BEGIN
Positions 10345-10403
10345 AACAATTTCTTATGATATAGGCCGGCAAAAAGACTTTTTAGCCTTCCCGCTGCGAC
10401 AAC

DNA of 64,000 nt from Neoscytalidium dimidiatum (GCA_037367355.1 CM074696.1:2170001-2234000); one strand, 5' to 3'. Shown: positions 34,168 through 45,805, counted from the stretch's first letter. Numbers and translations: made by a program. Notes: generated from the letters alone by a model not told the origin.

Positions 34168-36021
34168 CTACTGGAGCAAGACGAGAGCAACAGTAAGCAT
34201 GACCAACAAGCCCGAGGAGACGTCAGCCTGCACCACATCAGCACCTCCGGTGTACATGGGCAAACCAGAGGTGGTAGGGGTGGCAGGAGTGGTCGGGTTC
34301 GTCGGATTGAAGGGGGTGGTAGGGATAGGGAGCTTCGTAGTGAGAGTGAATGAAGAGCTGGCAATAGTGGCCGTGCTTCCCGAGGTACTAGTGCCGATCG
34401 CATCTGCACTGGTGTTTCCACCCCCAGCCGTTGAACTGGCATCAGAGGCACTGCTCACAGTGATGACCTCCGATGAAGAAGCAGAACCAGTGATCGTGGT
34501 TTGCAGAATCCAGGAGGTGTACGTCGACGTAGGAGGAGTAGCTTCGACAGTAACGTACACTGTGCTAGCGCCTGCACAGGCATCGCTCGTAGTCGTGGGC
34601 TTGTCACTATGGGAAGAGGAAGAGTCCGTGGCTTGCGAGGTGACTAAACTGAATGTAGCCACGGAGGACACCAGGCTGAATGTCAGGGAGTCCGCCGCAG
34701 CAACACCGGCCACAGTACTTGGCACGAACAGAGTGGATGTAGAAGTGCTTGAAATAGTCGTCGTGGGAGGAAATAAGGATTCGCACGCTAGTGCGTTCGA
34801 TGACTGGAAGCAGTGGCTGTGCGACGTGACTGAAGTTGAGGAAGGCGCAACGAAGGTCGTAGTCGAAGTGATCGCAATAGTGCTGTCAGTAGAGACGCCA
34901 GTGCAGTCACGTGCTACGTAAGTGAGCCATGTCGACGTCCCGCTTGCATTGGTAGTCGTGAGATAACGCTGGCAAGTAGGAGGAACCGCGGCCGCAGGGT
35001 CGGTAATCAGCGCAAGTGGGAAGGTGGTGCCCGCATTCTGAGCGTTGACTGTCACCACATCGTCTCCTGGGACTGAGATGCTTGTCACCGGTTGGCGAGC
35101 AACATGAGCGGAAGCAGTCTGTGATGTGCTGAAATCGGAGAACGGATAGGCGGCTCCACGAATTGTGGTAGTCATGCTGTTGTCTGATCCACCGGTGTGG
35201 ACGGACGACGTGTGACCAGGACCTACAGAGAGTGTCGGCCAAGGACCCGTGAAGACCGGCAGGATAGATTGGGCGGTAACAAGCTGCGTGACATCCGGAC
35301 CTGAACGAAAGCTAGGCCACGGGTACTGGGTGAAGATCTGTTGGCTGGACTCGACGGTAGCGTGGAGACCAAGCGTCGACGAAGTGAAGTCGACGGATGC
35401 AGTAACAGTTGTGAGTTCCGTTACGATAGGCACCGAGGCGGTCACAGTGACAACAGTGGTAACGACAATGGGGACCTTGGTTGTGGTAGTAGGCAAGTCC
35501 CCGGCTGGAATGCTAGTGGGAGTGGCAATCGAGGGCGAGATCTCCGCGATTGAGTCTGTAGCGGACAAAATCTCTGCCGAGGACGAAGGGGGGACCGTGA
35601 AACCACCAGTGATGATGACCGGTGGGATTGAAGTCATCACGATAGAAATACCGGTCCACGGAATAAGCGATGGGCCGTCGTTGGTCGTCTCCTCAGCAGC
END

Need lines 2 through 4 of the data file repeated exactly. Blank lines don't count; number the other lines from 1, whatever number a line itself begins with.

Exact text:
10345 AACAATTTCTTATGATATAGGCCGGCAAAAAGACTTTTTAGCCTTCCCGCTGCGAC
10401 AAC

DNA of 64,000 nt from Neoscytalidium dimidiatum (GCA_037367355.1 CM074696.1:2170001-2234000); one strand, 5' to 3'. Shown: positions 34,168 through 45,805, counted from the stretch's first letter. Numbers and translations: made by a program. Notes: generated from the letters alone by a model not told the origin.